Carry out a straw poll on what thrusting young things fresh out of law school dream of, and for most of them the job title “partner” would come marginally ahead of the top-of-the-range convertible.
To come to the end of your career still as an assistant would, to many, be tantamount to failure, but attaining partnership in a top firm may not be the holy grail that it once was.
Perhaps what those fresh-faced articled clerks need to remember is that partnership is more than just a title. With a recession supposedly looming, the top five law firms have reported a dramatic increase in CVs dropping on their desks from partners in middle-sized firms, who are worried that if their firm loses its way, or a fellow partner “loses” some money, they stand to forego more than just their embossed business cards.
And even if the partner's position is in one of the top five and is secure, is it worth all the blood, sweat and tears?
Many are coming round to the idea that it would be better to settle for the steady salary of an in-house position, or even go it alone, rather than sacrifice all their waking hours to the multinational machine.
“Becoming a partner is run on a carrot and stick basis,” explains one senior assistant at a leading City firm, who has decided that his career path will not lead to partnership.
Because the cost of assistants comes out of the profitability of a partner's dep- artment the workforce is cut down, but it is presumed that the assistants will just knuckle down and do the work because of the promise of partnership.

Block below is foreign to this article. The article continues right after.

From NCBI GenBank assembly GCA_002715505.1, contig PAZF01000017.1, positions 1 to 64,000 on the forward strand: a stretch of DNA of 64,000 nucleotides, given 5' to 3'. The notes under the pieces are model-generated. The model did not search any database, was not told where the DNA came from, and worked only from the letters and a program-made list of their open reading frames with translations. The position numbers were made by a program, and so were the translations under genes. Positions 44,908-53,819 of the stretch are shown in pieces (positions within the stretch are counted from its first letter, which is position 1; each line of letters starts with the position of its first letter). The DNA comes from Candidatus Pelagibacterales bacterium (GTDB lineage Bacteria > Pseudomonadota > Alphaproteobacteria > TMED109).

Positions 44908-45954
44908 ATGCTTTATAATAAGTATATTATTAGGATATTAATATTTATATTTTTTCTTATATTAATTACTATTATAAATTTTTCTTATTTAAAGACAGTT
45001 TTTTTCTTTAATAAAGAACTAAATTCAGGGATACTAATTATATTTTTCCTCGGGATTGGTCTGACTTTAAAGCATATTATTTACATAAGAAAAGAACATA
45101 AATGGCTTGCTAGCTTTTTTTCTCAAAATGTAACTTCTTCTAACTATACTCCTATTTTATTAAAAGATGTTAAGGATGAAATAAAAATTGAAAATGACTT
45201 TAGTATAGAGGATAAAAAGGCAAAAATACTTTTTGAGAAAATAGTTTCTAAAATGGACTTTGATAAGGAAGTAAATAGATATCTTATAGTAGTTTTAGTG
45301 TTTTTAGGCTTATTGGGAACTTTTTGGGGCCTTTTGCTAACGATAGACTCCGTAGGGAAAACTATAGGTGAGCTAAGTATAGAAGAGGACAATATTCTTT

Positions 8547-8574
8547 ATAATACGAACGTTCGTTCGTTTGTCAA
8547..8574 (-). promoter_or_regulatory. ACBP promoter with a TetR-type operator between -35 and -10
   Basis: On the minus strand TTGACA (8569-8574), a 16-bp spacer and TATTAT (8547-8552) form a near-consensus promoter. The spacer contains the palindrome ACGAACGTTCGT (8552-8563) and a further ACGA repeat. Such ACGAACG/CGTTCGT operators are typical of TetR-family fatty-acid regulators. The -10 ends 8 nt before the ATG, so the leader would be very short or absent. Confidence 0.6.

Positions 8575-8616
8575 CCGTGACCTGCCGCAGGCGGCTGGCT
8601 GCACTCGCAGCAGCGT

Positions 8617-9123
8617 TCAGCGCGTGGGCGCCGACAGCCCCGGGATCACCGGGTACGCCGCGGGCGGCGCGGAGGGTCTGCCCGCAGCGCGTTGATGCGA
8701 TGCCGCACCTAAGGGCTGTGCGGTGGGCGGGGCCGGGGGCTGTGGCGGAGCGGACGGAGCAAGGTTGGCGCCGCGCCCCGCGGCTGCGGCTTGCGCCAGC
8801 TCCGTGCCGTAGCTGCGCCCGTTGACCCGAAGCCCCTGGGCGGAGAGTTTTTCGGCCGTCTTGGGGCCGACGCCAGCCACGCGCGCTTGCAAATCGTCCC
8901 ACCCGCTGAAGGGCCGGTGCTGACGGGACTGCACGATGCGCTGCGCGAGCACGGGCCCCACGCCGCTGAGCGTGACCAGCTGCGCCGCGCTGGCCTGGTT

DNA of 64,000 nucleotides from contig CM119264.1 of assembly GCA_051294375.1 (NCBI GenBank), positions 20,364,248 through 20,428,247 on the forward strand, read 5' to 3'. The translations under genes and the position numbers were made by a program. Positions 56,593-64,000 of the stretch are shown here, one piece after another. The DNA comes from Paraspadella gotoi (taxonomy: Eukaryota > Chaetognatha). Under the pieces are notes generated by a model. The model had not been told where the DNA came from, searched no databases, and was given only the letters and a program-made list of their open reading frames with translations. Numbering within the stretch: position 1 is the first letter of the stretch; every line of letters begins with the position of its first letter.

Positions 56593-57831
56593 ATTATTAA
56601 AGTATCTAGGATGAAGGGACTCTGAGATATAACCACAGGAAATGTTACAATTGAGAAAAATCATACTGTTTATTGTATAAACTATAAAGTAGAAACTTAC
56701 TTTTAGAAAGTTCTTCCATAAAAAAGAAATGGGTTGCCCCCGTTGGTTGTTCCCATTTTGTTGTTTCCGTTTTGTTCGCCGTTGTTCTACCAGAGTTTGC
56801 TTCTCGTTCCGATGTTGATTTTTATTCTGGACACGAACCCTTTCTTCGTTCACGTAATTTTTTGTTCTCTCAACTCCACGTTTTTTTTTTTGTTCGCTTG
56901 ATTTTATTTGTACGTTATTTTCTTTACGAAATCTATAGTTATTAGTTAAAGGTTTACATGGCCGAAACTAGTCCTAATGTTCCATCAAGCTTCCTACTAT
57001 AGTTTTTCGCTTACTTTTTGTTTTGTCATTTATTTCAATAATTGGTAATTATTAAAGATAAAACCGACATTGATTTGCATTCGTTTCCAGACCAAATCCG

“You have to jump through a series of hoops to reach partnership and there are increasingly fewer people prepared to do that,” he says.
He believes that in many large firms the role of the partner is equivalent to that of a shareholder – in theory each one can influence the direction of the firm or company, but in practice only the major shareholders have any effective power.
“Once you do become a partner, there is no real team structure and everyone is responsible for meeting ridiculous billing targets. The seniority of the partners and how much sway they can have on decisions is based not on how talented they are in management, or on their profitability, but on how long they have been a partner.”
If the larger firms want to hold on to promising assistants, especially women, then the partnership structure has to change, he says.
“Unless the partnership structure is changed, you will be stuck with very ambitious people with no real vision or spark, who do not have the imagination to lead the firm onto a different management role.”
Richard Moorhead, chairman of the Young Solicitors' Group, agrees there is a move away from pursuing the traditional goal. His organisation has run several seminars on the responsibilities of becoming a partner.
“We try to impress on our members that there is a financial risk to the job. It is not the job for life that it once was.
“Although most of our members are not affected by firms going under, because that tends to affect small partnerships with older members, there are problems with mergers.
“In the event of mergers and takeovers, the partners who aren't wanted are stripped out, and although I feel personally that these are likely to be the older ones, there is still a risk.”